- Natasha Janardan/Daily
By Danielle Raykhinshteyn, Daily Staff Reporter
Published February 18, 2013
On Monday night, the University's chapter of the American Civil Liberties Union and Students for Choice hosted a panel on reproductive rights called “Can’t Say It? Don’t Legislate It — Issues in Reproductive Justice.”
More like this
The groups’ efforts first took root after the state legislature’s lame-duck session in December passed a law that placed many more regulations on abortion clinics.
The name of the event paid homage to an incident in June in which Democratic state Representatives Lisa Brown and Barb Byrum were banned from speaking on the House floor after both saying “vagina” in their protests against the legislation.
The panel included Debbie Dingell, Democratic National Committee member and wife of Congressman John Dingell; Ed Goldman, adjunct assistant professor in the Department of Health Management and Policy; and Liz Ratzloff, a representative from Planned Parenthood Associates of Michigan.
The discussion focused on abortion legislation and affordable health-care access.
Dingell said her interest in reproductive rights stems from her endometriosis, a disease in which the uterine lining backs up into the fallopian tubes, which often causes infertility. She said, at the time of her diagnosis, no doctors could give her any answers about her infertility due to a lack of research funding.
“Am I going to have problems later in life?” Dingell said. “No one can answer the question because they don’t spend the money on research for women’s health. And that should bother everybody.”
Dingell said she feels the legislation passed in the lame-duck session is moving backwards from the progress made with Roe v. Wade in 1973.
“No man has the right to tell me what I am going to do with my body,” Dingell said. “What you’ve seen in the legislature — women not being allowed to say words that men say all the time; having men try to tell women what they can do with their bodies; what kind of access to healthcare they are going to have — is quite frankly unacceptable.”
Ratzloff said there is even more legislation in the works that aims to limit women’s reproductive rights.
“(This legislation) made Michigan, unfortunately, a national embarrassment in terms of health care and the way that we view women,” Ratzloff said.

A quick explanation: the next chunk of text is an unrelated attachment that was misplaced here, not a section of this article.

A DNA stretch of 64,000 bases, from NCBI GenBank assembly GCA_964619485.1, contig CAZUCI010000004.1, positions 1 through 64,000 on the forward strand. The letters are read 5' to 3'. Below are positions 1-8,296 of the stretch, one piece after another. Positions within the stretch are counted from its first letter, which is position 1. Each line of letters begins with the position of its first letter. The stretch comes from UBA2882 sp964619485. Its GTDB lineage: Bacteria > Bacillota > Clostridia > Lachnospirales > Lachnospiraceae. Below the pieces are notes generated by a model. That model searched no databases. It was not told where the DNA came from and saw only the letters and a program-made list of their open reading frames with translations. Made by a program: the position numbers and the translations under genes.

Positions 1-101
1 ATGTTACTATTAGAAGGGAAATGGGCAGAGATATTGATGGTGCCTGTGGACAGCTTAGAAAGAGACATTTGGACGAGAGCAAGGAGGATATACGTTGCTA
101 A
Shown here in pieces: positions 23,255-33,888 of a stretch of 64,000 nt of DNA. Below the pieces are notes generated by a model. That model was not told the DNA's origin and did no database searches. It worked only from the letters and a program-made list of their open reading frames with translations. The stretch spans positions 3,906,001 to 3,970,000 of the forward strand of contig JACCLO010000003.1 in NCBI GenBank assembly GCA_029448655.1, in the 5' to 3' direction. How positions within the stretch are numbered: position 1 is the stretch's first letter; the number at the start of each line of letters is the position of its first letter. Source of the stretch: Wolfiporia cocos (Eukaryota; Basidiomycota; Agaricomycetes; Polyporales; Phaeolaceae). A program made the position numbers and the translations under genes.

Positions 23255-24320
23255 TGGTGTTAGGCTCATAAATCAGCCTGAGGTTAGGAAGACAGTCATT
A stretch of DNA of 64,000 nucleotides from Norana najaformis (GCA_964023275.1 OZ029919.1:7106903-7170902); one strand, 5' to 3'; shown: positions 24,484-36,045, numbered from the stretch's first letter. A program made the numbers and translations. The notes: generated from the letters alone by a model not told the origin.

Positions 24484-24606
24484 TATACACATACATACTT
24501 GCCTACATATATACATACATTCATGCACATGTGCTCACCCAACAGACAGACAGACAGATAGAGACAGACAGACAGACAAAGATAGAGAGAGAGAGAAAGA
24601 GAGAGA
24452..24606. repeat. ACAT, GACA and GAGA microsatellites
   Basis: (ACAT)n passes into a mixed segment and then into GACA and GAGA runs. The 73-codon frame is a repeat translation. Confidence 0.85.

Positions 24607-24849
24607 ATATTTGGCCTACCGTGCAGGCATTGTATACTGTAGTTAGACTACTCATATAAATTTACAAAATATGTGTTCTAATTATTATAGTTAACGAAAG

Ratzloff said she hopes newly elected legislators will send the message that women’s health-care rights are an important issue. She believes it is necessary for citizens to speak up against these issues and enact a change, but also that the first step in that change was switching out legislators.
Goldman said a common misconception surrounding abortions is that the doctors who perform them are bad people who don’t care about their patients.
“What if I’m a physician who has a conscience that says I should do abortions?” Goldman said. “Why shouldn’t I be allowed to do that? Why should conscience laws just say if there’s something you don’t want to do, you don’t have to do it?”
Goldman recognized that some people view unborn fetuses as people, and, therefore, abortions as harming another person.
To support his claim, Goldman told the story of a woman who was willing to have a Cesarean section and risk her life in favor of her baby’s if the doctors waited until the fetus was 28 weeks old. The doctors performed the surgery at 24 weeks, and both baby and mother died, he said.
“Ultimately, what the court of appeals said is that we can’t put the rights of the unborn over the rights of the already born,” Goldman said.
Dingell said the most important aspect overall is that women have access to health care for anything they might need, such as breast exams.
“In this country, every person should have access to quality, affordable healthcare,” Dingell said.